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RUBIN v. RUBIN (2021)

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Appeals Court of Massachusetts.

Cynthia L. RUBIN v. Eric D. RUBIN.


Decided: February 19, 2021

By the Court (Neyman, Shin & Singh, JJ.1)


The former husband appeals from an amended judgment of divorce nisi, raising arguments related to the Probate and Family Court judge's treatment of the parties’ primary marital asset, a business operating as an assisted-living facility. First, the husband argues that the judge erred by ordering the parties to sell the business and divide the proceeds, after finding that any valuation of the business would be speculative based on the evidence presented. Second, the husband argues that the judge erred by including the husband's income from the business in calculating his alimony obligation to the former wife.

Under G. L. c. 208, § 34, a judge has “broad discretion” to divide marital property equitably. Passemato v. Passemato, 427 Mass. 52, 57 (1998). “A division of marital property which is supported by findings as to the required factors will not be disturbed on appeal unless ‘plainly wrong and excessive.’ ” Id., quoting Heins v. Ledis, 422 Mass. 477, 481 (1996). Here, on the record before us, we discern no abuse of discretion in the judge's decision to order the sale of the business. Although the husband contends that the judge could have instead valued the business based on the husband's testimony about similarly situated facilities, the judge did not credit that testimony, finding that the other facilities the husband referenced were not “truly comparable.” To the extent the husband challenges this finding as clearly erroneous, we cannot review his argument because he has not included a copy of the trial transcript in the appellate record. See Butts v. Freedman, 96 Mass. App. Ct. 827, 832 n.8 (2020). For the same reason, we cannot review the husband's argument that the judge had enough evidence before her to assign a value, even though neither party offered an accounting of the business or expert evidence on valuation.2

The husband raises two challenges to the alimony award: that the evidence does not support the judge's imputation of income from the business to the husband, and that the judge engaged in impermissible “double dipping” by ordering the sale of the business while at the same time including the husband's income from the business to determine alimony. Again, the record is not adequate for us to review the first argument. See Butts, 96 Mass. App. Ct. at 832 n.8. As for the second argument, while we do not believe there is any issue of “double dipping,”3 we agree with the husband that the matter must be remanded to the judge for further findings. The judge recognized that “the sale [of the business] will result in the loss of [the] [h]usband's second income,” but this does not appear to have factored into her calculation of alimony. In particular, the judge did not separately determine what amount of alimony would be appropriate once the business is sold. Although the wife maintained at oral argument that the judge attributed future income to the husband based on his potential earning capacity, the judge's decision, which does not include any specific findings on attribution, is not susceptible of that reading. We therefore conclude that the alimony order requires additional findings and redetermination. We further conclude that the issue of property division must be remanded along with the issue of alimony because of the intertwined nature of the issues. See D.L. v. G.L., 61 Mass. App. Ct. 488, 508 (2004). Cf. Levitan v. Rosen, 95 Mass. App. Ct. 248, 255 (2019).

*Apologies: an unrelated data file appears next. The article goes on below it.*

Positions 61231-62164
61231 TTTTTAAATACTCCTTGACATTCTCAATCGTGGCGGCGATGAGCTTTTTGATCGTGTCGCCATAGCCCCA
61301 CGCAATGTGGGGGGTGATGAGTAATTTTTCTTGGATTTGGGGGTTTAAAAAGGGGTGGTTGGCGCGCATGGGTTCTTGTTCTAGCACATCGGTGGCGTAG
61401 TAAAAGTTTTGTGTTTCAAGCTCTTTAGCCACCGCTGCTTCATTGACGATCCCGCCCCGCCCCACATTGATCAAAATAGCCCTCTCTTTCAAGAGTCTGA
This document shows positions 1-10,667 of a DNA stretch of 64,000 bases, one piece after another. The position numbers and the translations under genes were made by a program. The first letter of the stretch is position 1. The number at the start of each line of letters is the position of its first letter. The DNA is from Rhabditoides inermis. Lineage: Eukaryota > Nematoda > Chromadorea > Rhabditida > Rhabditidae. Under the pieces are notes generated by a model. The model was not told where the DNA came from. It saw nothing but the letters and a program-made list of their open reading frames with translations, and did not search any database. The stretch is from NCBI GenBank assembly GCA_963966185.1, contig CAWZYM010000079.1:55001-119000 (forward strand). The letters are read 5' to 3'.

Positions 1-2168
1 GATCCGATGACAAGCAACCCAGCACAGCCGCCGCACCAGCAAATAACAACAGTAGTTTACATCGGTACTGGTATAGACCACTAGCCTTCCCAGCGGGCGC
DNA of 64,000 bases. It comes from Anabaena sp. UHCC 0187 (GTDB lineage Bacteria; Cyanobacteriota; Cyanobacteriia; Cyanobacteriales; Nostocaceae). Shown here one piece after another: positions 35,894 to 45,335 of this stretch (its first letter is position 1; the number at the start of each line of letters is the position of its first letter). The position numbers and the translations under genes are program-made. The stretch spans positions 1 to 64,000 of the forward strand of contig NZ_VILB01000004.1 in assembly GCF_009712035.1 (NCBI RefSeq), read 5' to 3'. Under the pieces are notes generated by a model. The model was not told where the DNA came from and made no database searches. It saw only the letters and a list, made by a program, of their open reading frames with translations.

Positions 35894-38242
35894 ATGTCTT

Accordingly, so much of the amended judgment of divorce nisi dated August 15, 2018, as it pertains to property division and the husband's alimony obligation, is vacated, and the matter is remanded for further proceedings consistent with this memorandum and order. The judge may take additional evidence on remand, as she deems necessary,4 and the husband's temporary support obligation to the wife, as set forth in the December 5, 2014, temporary order, shall be reinstated and remain in effect until entry of judgment on remand, unless the judge orders otherwise. The remainder of the amended judgment is affirmed.

So ordered.

Vacated in part and remanded; affirmed in part.


2.   At oral argument the husband represented that he ordered the trial transcript and was prepared to file it with this court. But even were we to grant leave to file the transcript, the husband's brief does not contain citations to it, as would be required to show that the judge's factual findings are clearly erroneous. See Mass. R. A. P. 16 (e), as appearing in 481 Mass. 1628 (2019); Cameron v. Carelli, 39 Mass. App. Ct. 81, 83-85 (1995). We note also that the judge made detailed findings to support her determination that any value assigned to the business would be speculative; the judge identified several variables that could affect the valuation and stated that she could not “adequately quantif[y]” those variables based on the evidence presented. We would be hard pressed to overturn this determination, even with an adequate record. See Connor v. Benedict, 481 Mass. 567, 578 (2019).

3.   “Commentators use the phrase ‘double dipping’ to describe the seeming injustice that occurs when property is awarded to one spouse in an equitable distribution of marital assets and is then also considered as a source of income for purposes of imposing support obligations.” Champion v. Champion, 54 Mass. App. Ct. 215, 219 (2002). “Double dipping” is not implicated here because the judge did not award the business to the husband, but ordered its sale.

4.   The judge also has the authority on remand to craft a global disposition to the extent other aspects of the judgment are intertwined with the issues of alimony and property division.

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